Common Name: white oak
Native Range: Eastern United States
Zone: 3 to 9
Height: 50.00 to 80.00 feet
Spread: 50.00 to 80.00 feet
Bloom Time: May
Bloom Description: Yellowish-green
Sun: Full sun
Water: Dry to medium
Suggested Use: Shade Tree, Street Tree
Tolerate: Drought, Clay Soil, Dry Soil, Shallow-Rocky Soil, Black Walnut
Best grown in rich, moist, acidic, well-drained loams in full sun. Adapts to a wide variety of soil conditions with good drought tolerance.
Quercus alba, commonly called white oak, is a large deciduous Missouri native tree of the white oak group. It typically occurs in dry upland slopes and ledges as well as lowland valleys and ravines throughout the State. Grows to 50-80' tall in cultivation and taller (to 100') in the wild. Pyramidal when young, but matures into a substantial tree with a wide-spreading, rounded crown. Insignificant yellowish-green flowers in separate male and female catkins appear in spring shortly after the leaves emerge. Fruits are oval acorns (to 3/4" long) with warty-scaled cups. Leaves (4-9" long) have 7 to 9 deep rounded lobes. Leaves emerge pinkish in spring, but mature to dark green. Variable fall color ranges from uninteresting browns to quality shades of dark red. White oak grows over much of eastern North America and is an important hardwood timber tree. Widely used in landscapes, but slow growth rate and large size has somewhat tempered its popularity.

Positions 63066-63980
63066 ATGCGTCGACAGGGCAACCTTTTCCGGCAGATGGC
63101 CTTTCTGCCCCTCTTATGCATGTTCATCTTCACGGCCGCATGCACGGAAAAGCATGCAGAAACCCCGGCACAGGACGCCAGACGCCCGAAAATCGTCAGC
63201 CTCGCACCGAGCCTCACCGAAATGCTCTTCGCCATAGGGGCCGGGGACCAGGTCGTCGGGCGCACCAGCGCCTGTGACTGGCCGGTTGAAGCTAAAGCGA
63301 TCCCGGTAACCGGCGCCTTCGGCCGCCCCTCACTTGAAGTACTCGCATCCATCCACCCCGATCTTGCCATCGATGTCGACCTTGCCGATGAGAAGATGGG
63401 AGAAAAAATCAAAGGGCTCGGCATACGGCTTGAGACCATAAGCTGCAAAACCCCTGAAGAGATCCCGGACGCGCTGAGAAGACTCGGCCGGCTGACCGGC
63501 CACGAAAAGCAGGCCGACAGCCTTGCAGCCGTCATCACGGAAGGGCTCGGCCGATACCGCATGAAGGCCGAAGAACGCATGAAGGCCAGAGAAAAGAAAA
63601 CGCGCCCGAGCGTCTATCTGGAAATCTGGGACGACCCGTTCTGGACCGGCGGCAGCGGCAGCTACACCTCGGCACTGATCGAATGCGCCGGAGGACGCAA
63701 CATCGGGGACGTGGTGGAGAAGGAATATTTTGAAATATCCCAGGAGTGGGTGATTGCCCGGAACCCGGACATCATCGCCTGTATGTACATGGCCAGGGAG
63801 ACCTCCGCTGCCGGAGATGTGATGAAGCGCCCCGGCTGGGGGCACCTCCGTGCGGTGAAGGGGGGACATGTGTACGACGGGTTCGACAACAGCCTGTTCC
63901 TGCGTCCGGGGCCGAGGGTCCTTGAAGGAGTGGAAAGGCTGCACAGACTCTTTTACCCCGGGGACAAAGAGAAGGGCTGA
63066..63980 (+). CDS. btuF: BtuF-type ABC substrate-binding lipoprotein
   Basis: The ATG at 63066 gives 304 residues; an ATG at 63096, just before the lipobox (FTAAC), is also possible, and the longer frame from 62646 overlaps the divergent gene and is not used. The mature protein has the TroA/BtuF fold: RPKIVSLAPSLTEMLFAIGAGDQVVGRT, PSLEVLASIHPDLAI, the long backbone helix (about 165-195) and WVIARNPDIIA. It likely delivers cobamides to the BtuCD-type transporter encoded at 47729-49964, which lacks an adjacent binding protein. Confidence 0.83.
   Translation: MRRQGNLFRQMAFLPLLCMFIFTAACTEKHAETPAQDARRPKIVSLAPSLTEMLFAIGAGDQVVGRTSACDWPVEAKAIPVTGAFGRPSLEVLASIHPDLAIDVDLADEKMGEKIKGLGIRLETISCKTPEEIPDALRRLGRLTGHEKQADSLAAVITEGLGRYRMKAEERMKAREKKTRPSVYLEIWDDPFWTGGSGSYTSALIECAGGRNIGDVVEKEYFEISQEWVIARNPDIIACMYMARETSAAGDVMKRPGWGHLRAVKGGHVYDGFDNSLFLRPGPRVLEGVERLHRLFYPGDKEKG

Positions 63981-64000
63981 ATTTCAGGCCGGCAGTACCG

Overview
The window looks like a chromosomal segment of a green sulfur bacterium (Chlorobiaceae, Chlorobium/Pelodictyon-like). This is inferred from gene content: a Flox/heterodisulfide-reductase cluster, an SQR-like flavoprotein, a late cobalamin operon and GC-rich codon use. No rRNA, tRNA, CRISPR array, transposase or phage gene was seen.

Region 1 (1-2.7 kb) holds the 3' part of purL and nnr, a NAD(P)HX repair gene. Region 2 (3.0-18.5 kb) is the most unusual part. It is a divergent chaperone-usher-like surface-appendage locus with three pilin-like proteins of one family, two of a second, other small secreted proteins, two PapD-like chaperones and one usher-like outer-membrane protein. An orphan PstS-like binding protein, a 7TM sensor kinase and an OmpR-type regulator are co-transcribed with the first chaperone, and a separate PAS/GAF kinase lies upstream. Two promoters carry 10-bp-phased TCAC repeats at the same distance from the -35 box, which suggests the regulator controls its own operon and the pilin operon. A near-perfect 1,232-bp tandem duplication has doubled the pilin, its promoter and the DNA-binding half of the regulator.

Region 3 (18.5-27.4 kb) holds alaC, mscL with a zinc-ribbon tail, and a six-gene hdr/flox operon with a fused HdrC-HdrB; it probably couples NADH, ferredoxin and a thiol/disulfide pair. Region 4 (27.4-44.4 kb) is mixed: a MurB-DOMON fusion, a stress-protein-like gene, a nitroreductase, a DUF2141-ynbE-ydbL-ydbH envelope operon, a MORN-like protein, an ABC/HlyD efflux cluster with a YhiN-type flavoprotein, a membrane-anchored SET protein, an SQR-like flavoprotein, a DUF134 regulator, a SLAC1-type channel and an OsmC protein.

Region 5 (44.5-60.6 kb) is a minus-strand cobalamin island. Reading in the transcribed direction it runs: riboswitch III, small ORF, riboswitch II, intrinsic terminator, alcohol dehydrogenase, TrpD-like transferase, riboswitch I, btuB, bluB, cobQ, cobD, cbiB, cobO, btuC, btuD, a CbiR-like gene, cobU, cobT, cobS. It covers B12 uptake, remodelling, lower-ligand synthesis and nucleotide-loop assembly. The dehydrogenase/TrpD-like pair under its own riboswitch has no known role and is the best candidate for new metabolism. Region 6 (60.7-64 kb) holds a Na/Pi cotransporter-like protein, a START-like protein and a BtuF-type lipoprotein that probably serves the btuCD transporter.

White oak is the Illinois State Tree.
Genus name comes from the classical Latin name for oak trees.
Species name of alba means white in reference to the light ash-gray bark.
Potential diseases include oak wilt, anthracnose and oak leaf blister. Potential insects include scale, oak skeletonizer, leaf miner and lace bug.
Large shade tree, street tree or lawn tree. Needs a large space in which to grow.